Lesbian considered one of 4 viable candidates in race to lead Bayou City; election is Tuesday, Nov. 3
On Nov. 3, Houstonians will go to the polls to decide if the Bayou City will become the first top 10 U.S. city to elect an openly gay mayor.
Two years ago, gay city councilmember Ed Oakley made it into the runoffs for the top spot in Dallas but was then defeated by Tom Leppert.
This year, Houston City Controller Annise Parker, a lesbian, is running for mayor there. With four major candidates in the race, recent polls indicate that Parker appears to be on track to make a runoff.
The other top candidates in the Houston race are former City Attorney Gene Locke, City Councilman Peter Brown and Harris County Board of Education Trustee Roy Morales. Seven names will appear on the ballot.
A Lake Research poll of likely voters released Monday, Oct. 26, showed Parker in the lead with 27 percent of the vote. Brown had 21 percent and Locke had 17 percent. The undecideds — 24 percent — could determine the election.
But a poll released Tuesday, Oct. 27, by KHOU, Houston’s Belo-owned CBS television affiliate, put Brown in the lead with 24 percent, Parker second with 16 percent and Locke with 14 percent.
The biggest discrepancy between the polls was the number of undecided voters. In the Belo poll, 41 percent said they had not settled on a candidate.
Jeri Brooks, a spokeswoman for the Parker campaign, said she believes the Lake poll is more accurate because it counted likely voters who have voted in previous municipal elections.
Brooks said she believes many people who voted in last year’s presidential race, who Belo may have counted as likely voters, will not turn out on Election Day, and including them might have skewed the Belo poll.
The Houston Chronicle co-endorsed Parker along with Locke for the first round of voting. If no candidate receives 50 percent of the vote, a runoff will be held on Dec. 10.
Parker served as an at-large member of the Houston city council for three terms and has been city controller for three terms. Each of those six elections was a citywide race.
Money could play a big role in the outcome, and the Parker campaign has had less money to spend than the other top campaigns throughout the race.
Brown, who leads in the Belo poll, is a multimillionaire who is financing his own campaign and blanketing the airwaves with commercials. He has spent more than $2.4 million and still has over $400,000 in his campaign account.
“Brown is spending like crazy,” said Brooks. She said he has few endorsements and a huge war chest. “Our base is so much stronger.”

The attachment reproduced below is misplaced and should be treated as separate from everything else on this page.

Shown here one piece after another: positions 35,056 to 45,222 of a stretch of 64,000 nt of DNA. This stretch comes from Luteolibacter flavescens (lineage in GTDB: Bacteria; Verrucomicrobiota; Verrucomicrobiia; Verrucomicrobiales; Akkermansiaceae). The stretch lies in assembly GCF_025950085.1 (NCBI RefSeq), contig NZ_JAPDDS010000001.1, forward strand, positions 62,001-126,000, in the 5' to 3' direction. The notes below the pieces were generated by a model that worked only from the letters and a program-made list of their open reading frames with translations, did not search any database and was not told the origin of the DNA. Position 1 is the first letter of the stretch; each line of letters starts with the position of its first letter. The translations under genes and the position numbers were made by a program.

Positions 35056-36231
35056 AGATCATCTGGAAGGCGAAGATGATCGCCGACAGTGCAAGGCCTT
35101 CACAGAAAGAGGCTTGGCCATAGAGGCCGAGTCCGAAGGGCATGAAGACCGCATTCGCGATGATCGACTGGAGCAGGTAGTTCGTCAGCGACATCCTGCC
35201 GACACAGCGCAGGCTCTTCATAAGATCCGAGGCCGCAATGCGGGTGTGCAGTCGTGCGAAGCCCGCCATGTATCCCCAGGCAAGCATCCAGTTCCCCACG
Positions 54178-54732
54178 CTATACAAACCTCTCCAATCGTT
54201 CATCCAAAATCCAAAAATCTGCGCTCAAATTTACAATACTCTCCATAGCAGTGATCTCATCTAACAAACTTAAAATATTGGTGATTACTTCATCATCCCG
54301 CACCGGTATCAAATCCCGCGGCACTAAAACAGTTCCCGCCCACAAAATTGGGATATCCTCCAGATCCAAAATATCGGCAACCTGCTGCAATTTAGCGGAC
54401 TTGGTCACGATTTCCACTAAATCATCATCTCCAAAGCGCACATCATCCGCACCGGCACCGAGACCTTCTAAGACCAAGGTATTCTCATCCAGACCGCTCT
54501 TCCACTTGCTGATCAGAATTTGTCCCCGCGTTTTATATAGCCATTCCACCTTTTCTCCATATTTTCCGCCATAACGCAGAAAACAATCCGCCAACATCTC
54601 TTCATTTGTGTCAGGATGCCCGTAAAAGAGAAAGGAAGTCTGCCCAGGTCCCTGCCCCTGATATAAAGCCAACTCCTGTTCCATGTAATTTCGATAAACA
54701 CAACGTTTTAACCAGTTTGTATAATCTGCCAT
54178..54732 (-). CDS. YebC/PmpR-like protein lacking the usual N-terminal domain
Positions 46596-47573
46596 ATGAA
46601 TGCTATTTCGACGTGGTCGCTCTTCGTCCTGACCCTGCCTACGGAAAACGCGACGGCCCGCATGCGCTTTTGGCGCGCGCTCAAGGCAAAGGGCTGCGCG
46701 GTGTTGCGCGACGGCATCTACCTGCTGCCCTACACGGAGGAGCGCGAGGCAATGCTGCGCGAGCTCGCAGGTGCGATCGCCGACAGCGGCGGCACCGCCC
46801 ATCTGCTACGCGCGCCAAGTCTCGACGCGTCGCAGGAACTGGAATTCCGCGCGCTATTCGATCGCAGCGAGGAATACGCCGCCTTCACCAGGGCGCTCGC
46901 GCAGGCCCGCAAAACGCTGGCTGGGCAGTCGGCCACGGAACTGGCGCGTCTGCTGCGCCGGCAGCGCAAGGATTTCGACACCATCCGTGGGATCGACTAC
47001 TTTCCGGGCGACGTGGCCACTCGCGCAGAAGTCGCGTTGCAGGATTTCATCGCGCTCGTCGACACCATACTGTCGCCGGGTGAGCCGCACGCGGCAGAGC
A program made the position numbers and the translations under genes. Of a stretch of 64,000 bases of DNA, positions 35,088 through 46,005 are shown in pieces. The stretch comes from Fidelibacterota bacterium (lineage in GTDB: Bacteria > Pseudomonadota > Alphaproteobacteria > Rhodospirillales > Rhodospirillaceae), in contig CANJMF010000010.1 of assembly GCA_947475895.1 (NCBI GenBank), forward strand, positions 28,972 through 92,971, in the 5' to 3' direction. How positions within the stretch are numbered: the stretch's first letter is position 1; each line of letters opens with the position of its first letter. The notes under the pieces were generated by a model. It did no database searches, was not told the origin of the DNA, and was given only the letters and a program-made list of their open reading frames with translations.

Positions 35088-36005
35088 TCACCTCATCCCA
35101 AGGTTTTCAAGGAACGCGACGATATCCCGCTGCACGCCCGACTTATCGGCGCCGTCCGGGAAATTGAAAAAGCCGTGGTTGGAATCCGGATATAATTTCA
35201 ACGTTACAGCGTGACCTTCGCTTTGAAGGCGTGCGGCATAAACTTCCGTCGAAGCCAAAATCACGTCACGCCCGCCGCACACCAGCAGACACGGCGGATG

Parker has more individual donors than the other top three candidates combined. Her latest report released last week indicates that she has spent a little more than a half million dollars with $83,000 for the final weekend.
“She’s raised what she was expected to raise. The goal is the runoff,” said Dennis Dison from the Gay and Lesbian Victory Fund, which has endorsed Parker and contributed to her campaign.
Parker was in Dallas on Monday night, Oct. 26, for a private fundraiser held by her supporters in the DFW area. Money collected this week is not reflected in her total.
If Parker makes it into a runoff, election law considers that a new race for donation purposes. People who have donated the maximum amount for Nov. 3 can donate again for Dec. 10. her campaign noted.
Dison said he was impressed by the level of energy in Parker’s campaign and the steady stream of volunteers into her campaign headquarters.
“The Annise Parker campaign is a grassroots campaign,” said Brooks.
She said the campaign has had more than 1,200 volunteers knocking on doors and doing phone banking.
On Parker’s Web site bio, she says she has been with her life partner, Kathy Hubbard, since 1990 and they have two children.
Some people believe that anti-gay sentiment, perhaps spurred by articles in the Dallas Morning News, could have played a role in Oakley’s defeat in his race for mayor of Dallas. But supporters say they don’t think Parker’s orientation will affect the outcome of her race.
Oakley had only been elected in a single-member district when he ran for mayor.
“It’s the way she’s lived her entire professional life,” said Dison, who spent time in Houston filming and working with people who were working on the campaign.
“Our advice to candidates is this information is something people don’t care about as long as you’re honest and upfront about it,” Dison said. “Stay on message while never running away from who you are.”
Parker’s issues are fiscally responsible leadership, stronger, safer neighborhoods and cutting waste and fraud in city government, according to her Web site.
Brooks listed other accomplishments. Parker has been a proponent of the arts, worked for the city’s first dog parks, fought for neighborhoods and has a head for business, she said.
Dison said that a main talking point of the campaign is how well Houston has weathered the financial downturn.
As city controller, Parker is largely responsible for that.
“People think the city is running well,” Dison said, and that could translate into votes for Parker, now the second-highest-ranking elected official in the city.
Brooks said that Parker’s reputation and her record certainly work in her favor, too.
“The same thing that makes Annise a role model for the LGBT community makes her a role model for people throughout the city. She’s looking to do the right thing for all Houstonians,” Brooks said.
This article appeared in the Dallas Voice print edition October 30, 2009.